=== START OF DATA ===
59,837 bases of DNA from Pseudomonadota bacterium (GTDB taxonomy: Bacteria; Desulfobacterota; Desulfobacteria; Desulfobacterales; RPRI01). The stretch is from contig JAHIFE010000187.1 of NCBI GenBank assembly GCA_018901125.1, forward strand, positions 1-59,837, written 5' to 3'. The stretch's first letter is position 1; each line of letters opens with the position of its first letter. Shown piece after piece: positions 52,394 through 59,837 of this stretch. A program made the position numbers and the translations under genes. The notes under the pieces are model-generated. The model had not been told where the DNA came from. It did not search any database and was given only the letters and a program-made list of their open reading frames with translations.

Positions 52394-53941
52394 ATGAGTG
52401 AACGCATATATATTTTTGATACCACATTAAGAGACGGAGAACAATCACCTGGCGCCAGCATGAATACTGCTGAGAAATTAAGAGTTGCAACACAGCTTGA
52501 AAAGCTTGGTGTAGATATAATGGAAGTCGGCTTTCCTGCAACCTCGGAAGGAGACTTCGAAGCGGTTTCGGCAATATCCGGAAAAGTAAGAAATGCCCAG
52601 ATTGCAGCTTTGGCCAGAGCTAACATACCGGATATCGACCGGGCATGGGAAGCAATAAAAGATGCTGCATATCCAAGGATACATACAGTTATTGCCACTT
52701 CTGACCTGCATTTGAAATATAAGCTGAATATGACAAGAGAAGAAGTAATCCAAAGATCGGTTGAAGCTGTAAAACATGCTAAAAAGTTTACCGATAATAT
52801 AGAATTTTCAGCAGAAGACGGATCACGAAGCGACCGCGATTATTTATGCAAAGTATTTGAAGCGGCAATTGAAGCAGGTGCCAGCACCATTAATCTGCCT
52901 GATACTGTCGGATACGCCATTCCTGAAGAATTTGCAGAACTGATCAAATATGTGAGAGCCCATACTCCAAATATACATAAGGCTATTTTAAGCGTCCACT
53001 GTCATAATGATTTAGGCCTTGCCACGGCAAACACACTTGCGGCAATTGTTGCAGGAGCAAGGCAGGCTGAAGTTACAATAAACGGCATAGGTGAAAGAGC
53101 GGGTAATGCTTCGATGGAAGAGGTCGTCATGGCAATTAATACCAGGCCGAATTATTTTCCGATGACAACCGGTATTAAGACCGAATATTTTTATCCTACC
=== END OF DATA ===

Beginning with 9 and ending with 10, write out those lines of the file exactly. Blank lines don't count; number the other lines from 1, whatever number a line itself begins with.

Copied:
52901 GATACTGTCGGATACGCCATTCCTGAAGAATTTGCAGAACTGATCAAATATGTGAGAGCCCATACTCCAAATATACATAAGGCTATTTTAAGCGTCCACT
53001 GTCATAATGATTTAGGCCTTGCCACGGCAAACACACTTGCGGCAATTGTTGCAGGAGCAAGGCAGGCTGAAGTTACAATAAACGGCATAGGTGAAAGAGC